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random tasks Cheat Sheet (DRAFT) by [deleted]

This is a draft cheat sheet. It is a work in progress and is not finished yet.

Node Package Manager (NPM)

NPM is used to install javascript tools for server side, or dev tool usage. NPM hosts packages for client and server (typically called browserify compat­­ible) but they must be installed via JSPM commands. The contents and commands related to a node package are all stored within the packag­e.json file in its root.

NPM Commands

help
npm --help
install package from https:­//w­ww.n­pm­js.com/
npm install packag­ename --save
install internal package (windows cli)
npm install friend­lyN­ame­=%w­git­%re­pos­ito­ry.git
update installed version
npm update [frien­dlyname e.g. packag­ename]
run a command from packag­e.c­onfig under the scripts section
npm run [comma­ndname]

NPM Tasks

Delete a package
delete the package entry from packag­e.c­onfig, and run "npm prune" to remove stale libraries
Install global package
tools to be used standalone from the comman­d-line can be installed with -g or --global, which installs them next to your npm executable instead of in the current project

Javascript Package Manager (JSPM)

JSPM is a package manager that installs packages in a format understood by SystemJs. It was designed to allow packages to be pulled from any config­urable endpoint (githu­b/n­pm/­private reposi­tor­ies), in a way that allows for versioning and depend­encies across systems.

JSPM Commands

help
jspm --help
jspm install packag­ename
install package from windsor
jspm install friend­lyN­ame­=wi­nds­or:­rep­o-n­ame.git
install package from npm https:­//w­ww.n­pm­js.com/
jspm install npm:pa­cka­geName
install package from github
jspm install github­:us­er/­rep­oname
update installed version
jspm update [frien­­dl­yname e.g. packag­­ename]
remove package
jspm uninstall packag­eName

JSPM Tasks

install file loader
For loading non-js files using custom loaders, set install with friend­lyname as the file extension ex: jspm install html=text (to load html as a string using the text loader). Used in code by placing a trailing ! after the extension ex: import 'test.h­tml!';

SystemJs

SystemJs is a runtime package loader. Its config­uration is found in config.js (by default), or the file specified as the jspm config file in packag­e.j­son.It loads javascript packages via javascript commands to make their services available. It is comparable to existing loaders such as commonjs, requirejs, and webpack.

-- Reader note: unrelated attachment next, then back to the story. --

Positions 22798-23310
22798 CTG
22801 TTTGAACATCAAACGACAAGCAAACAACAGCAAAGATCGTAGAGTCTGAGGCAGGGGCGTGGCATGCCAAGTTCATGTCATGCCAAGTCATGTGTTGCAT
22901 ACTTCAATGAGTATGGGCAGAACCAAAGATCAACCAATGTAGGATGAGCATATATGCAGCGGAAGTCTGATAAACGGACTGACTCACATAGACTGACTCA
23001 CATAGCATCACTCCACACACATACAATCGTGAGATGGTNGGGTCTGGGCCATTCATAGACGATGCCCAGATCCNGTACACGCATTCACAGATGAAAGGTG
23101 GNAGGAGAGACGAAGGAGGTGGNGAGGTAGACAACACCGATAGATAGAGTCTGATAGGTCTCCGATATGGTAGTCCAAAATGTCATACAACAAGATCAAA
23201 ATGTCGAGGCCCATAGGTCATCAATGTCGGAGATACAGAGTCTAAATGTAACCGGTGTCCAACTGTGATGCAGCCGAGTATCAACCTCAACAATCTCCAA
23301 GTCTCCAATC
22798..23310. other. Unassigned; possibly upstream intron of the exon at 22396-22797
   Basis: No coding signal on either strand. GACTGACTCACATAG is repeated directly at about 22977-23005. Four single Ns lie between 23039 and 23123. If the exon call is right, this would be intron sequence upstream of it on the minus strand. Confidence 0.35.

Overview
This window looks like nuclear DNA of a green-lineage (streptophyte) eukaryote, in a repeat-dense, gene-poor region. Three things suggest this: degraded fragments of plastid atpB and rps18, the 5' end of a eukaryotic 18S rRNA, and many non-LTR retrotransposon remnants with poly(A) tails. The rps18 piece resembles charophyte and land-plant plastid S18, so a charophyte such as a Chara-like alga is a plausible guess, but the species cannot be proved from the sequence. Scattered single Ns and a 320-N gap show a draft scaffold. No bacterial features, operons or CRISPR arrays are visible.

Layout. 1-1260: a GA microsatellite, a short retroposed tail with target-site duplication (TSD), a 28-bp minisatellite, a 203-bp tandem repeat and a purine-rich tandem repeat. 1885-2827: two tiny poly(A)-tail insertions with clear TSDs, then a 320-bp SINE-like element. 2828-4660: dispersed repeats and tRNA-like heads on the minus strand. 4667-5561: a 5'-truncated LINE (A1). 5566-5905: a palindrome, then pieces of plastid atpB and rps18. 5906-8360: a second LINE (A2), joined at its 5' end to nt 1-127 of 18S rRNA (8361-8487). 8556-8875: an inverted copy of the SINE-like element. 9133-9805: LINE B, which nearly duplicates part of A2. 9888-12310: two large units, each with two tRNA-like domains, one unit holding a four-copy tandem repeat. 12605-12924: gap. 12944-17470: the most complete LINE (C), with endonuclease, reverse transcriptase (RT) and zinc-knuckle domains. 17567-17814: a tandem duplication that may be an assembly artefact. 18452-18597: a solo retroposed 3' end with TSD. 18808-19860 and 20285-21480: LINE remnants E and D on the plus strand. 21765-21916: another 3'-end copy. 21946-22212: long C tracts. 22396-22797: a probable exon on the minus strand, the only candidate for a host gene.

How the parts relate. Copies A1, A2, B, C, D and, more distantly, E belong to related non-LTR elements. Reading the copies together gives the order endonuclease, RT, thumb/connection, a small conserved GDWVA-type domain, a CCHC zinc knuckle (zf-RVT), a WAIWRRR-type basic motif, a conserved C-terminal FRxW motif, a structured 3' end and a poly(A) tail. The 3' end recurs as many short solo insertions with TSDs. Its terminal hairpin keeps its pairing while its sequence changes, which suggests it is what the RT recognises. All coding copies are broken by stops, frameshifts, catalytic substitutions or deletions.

Features of SystemJS include:
optional transp­ilation of es6 syntax via plugins
package version management
non-js content loaders
production build capability into standalone js file, or multiple module formats

SystemJs Config

defaul­tJS­Ext­ensions
adds js after files in import statem­ents. This is deprec­ated, it must be true currently, but will be false in the future, so always explicitly specify file extens­ions.
transpiler
plugin used to convert es6 into javascript
paths
created by jspm to lookup packages in file structure, do not modify
meta
overrides for working with incomp­atible packages (ex: allows making JQuery a global for plugins that don't know how to load it as a module)
map
maps package names to files/­folders generally managed by JSPM and should not be modified

Bullet to Demystify the Package Tree Mental Model

Ideally everything is a package, including your SPA (its entry point is the act of loading index.h­tml)
Packages always have a single entry point, and option­ally, childr­en/­des­cen­dants.
The topmost package will not support es6 until browsers do, because of this, the topmost package must use the SystemJs global to load its children
Packages only need references to children that they work with directly, all other descen­dants are taken care of automa­tic­ally.
A production package (SPA) is just the entry point to the top level package (all descendant code is present, but techni­cally obscur­ed/­pri­vate).

Using Javascript Packages

For thinking about javascipt packages in .Net terms:

Library:
packag­e.json defines a main file which is the entry point to the package. This file (generally index.js) should contain exports for all public classes within the package. This makes a package equivalent to a .Net dll, where all of the public classes are listed in index.js.

Class / Service:
Export from a single js file.

Sharing code:
Import statements are like "­usi­ng" statements but they aren't optional because javascript has no concept of automatic sharing within namesp­aces.

index.js example:
import Class1 from './lib­/cl­ass­1.js';
import Service1 from './lib­/se­rvi­ce1.js';